Deep Fakes are computer generated videos, typically of politicians or celebrities, saying things they did not say.
In that video Peel made it clear it was him narrating the words and head movements while a high powered computer produced a very real looking video of Obama saying the words and using Peels facial expressions. This is the electronic version of a ventriloquist and dummy routine.
If you have ever wondered how they make these films but don’t have a degree in Artificial Intelligence, this is the article for you.
- core facial recognition (today this is an easy feat to accomplish)
- the distance from the tip of your nose to the top of your upper lip
- the distance between the pupils of your eyes
- the color of your skin
- your hair line and much more
Today however, deep fakes can do much more than just correctly position a rabbit’s nose on top of your nose and move it perfectly in sink with your head movements. Deep Fakes use powerful machine learning algorithms to figure out all of the variables.
As soon as we said machine learning and algorithms, we know we lost a bunch of you so we will avoid that jargon in the rest of this article as we want to explain the process simply. You did not want to read something from essay services, sorry!
To make a Deep Fake, producers need three things:
- a few thousand still pictures of two peoples faces
- both the source speaker (i.e. Peel) and the target speaker (i.e. Obama) must be recorded at different angles saying different words
- typically this is accomplished by converting existing video into still pictures
- a powerful computer
- supercomputers used to be required but in 2020 all of the needed hardware is commodity grade and, in fact, it can be rented through the internet (i.e. think Microsoft Azure, Amazon Web Services…)
- software to decode the stills and generate new ones
- those new stills pictures are put together to make a new video
As explained, getting the pictures and the computer hardware is not difficult anymore. That leaves us with the last item, the software and that is where the real magic of Deep Fakes lies.
- Extraction: cut up video frames, detect the faces in each frame, then output tightly cropped images of each face
- Training: Use the extracted images to train itself to take an image of one person’s face and output an image of the other persons face with the same expression and shadows
- Conversion: Apply the training, to a specific video and output a new DeepFake
The interesting part here is the training process. The software first figures out what is different between the source and target images. So if Jordan Peel has the same color eyes as Barak Obama, it does not have to consider eye color as a factor. It looks at thousands of still pictures to make these determinations. If both the source and target person have very similar cheek bones, skin tone and hair line, it knows to ignore those characteristics in future calculations. The more similar people look, the faster and more realistic DeepFakes can be produced.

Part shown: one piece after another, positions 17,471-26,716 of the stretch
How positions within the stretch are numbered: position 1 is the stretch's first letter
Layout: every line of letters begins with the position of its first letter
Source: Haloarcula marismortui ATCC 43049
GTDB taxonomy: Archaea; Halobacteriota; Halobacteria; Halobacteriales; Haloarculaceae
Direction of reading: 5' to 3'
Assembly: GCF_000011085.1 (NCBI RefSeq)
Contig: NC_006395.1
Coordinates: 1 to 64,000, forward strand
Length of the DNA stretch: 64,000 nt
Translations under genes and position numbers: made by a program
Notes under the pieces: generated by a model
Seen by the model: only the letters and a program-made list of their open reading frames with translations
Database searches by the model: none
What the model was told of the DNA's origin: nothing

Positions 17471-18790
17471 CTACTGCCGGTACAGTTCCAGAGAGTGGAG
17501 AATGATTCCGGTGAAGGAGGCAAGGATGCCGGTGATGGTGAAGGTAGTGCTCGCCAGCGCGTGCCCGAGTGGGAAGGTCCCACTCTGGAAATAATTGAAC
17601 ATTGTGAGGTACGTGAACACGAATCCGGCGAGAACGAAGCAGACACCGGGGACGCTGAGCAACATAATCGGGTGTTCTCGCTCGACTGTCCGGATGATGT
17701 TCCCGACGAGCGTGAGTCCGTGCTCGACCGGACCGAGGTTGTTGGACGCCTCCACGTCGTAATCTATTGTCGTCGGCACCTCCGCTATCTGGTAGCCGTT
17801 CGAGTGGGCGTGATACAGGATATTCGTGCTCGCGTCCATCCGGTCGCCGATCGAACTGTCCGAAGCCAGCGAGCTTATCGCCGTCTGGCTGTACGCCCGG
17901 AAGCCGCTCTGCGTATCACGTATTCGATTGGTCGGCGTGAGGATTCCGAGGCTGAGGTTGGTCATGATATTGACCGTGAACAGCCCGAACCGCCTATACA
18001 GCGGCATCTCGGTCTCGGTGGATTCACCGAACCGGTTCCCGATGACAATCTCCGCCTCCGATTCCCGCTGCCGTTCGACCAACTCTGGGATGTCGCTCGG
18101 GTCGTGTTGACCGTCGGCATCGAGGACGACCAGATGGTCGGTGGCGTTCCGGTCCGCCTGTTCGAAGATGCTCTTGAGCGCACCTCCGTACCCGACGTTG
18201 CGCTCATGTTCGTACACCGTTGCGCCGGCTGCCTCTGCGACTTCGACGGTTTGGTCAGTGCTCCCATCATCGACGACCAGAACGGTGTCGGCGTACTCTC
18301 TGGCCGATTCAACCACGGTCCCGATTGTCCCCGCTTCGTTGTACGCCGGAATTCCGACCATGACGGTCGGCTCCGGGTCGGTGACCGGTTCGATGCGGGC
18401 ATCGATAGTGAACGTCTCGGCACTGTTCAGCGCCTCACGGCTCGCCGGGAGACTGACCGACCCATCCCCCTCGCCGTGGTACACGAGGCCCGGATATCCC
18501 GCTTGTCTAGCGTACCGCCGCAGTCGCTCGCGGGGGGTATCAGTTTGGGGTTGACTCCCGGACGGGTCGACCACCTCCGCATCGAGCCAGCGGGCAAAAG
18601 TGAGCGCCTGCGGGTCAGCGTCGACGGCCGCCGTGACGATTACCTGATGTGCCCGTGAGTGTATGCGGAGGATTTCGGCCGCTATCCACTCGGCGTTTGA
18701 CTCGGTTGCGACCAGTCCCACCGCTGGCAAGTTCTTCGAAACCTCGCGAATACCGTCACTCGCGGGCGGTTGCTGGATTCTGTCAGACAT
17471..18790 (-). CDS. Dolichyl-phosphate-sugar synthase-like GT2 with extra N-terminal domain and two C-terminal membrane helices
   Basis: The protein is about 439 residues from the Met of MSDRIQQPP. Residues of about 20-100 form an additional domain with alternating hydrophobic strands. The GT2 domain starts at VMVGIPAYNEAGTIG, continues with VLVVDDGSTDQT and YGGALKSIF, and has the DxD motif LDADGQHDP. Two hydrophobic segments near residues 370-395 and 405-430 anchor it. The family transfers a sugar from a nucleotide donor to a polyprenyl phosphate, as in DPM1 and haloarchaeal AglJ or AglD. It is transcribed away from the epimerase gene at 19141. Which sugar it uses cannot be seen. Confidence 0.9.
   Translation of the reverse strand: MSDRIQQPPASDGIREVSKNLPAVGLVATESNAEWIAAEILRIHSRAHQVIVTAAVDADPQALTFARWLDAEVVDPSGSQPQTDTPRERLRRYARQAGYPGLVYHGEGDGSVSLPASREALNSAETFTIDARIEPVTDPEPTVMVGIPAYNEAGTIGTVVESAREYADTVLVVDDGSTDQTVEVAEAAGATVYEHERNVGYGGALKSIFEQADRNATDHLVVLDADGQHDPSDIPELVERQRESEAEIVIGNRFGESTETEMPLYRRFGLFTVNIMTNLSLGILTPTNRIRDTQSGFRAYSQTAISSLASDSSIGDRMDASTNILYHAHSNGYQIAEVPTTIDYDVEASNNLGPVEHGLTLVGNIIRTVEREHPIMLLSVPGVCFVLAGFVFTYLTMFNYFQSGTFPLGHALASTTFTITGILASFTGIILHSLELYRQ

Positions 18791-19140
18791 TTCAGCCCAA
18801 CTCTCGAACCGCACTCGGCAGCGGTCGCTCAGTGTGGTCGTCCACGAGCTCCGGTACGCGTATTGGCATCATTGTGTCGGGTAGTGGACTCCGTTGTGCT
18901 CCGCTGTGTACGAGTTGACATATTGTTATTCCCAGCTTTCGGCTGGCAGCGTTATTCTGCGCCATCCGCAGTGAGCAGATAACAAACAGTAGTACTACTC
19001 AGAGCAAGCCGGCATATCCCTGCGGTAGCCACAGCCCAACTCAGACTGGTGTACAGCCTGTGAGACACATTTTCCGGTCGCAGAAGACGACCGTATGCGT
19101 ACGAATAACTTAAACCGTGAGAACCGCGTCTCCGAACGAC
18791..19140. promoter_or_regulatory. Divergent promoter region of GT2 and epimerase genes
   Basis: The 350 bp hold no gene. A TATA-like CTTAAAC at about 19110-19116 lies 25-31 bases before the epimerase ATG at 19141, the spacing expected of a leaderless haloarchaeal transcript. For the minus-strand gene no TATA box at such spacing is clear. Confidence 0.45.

After it has figured out what needs to change, the software performs millions of calculations on what remains. Just like your social media video ‘filters’ that add expand your eye size or add a funny nose, the DeepFake software calculates distances between the remaining parts and as well as the shadows which is what techs call “illumination”.
At this point you might think that the heavy lifting is done, but the systems are now smart enough to test and fix themselves.
Once the software has its calculations from both faces, it will build a new face and then compare what it built to the original still images that it made the calculations on. The software will then find the differences, or what you and I might call mistakes, and adjust its calculations to remove them and build new, more accurate faces.
That last step of building a new face and checking it against the faces that were fed into the system, is something that can and is done potentially millions of times. Each iteration produces a better output.
This means that DeepFake producers with more time and/or more money (for more powerful or faster computers) can produce extremely lifelike images and then assemble them into a video that you will find very hard to dispute as not being authentic. Who has such resources? Lots of people. Governments like China, Russia and the United States, the mob, political parties, tech companies, professional hackers, and movie studios can all easily build DeepFakes.
But wait, remember we said at the start that you can rent the hardware for very little money and produce amazing product. Well, the good people are ARS Technica did just that earlier this week. They produced the video below in a few days with only about $500, in which they put the face of Star Trek’s Data character onto Mark Zuckerburg appearing before the US Congress.
It is far from perfect but ARS Technica was not trying to fool viewers. They were just trying to show that with a tiny amount of money and time anyone with slightly more than basic skills can produce something impressive.
Take a look at this video from TED and the BBC explaining the process:
In summary, the world of tomorrow and even today is one in which you can no longer believe your eyes and ears. If you get your news from Facebook and Twitter, you are in for a rough ride. It is now time to deeply consider who is providing your news. If it is not someone with a very long track record of fact checking like The Guardian, TED, BBC, 60 Minutes or the New York Times, you are going to be fooled by this amazing tech.
You might also be interested in our article What is Machine Learning vs Deep Learning vs Reinforcement Learning vs Supervised Learning?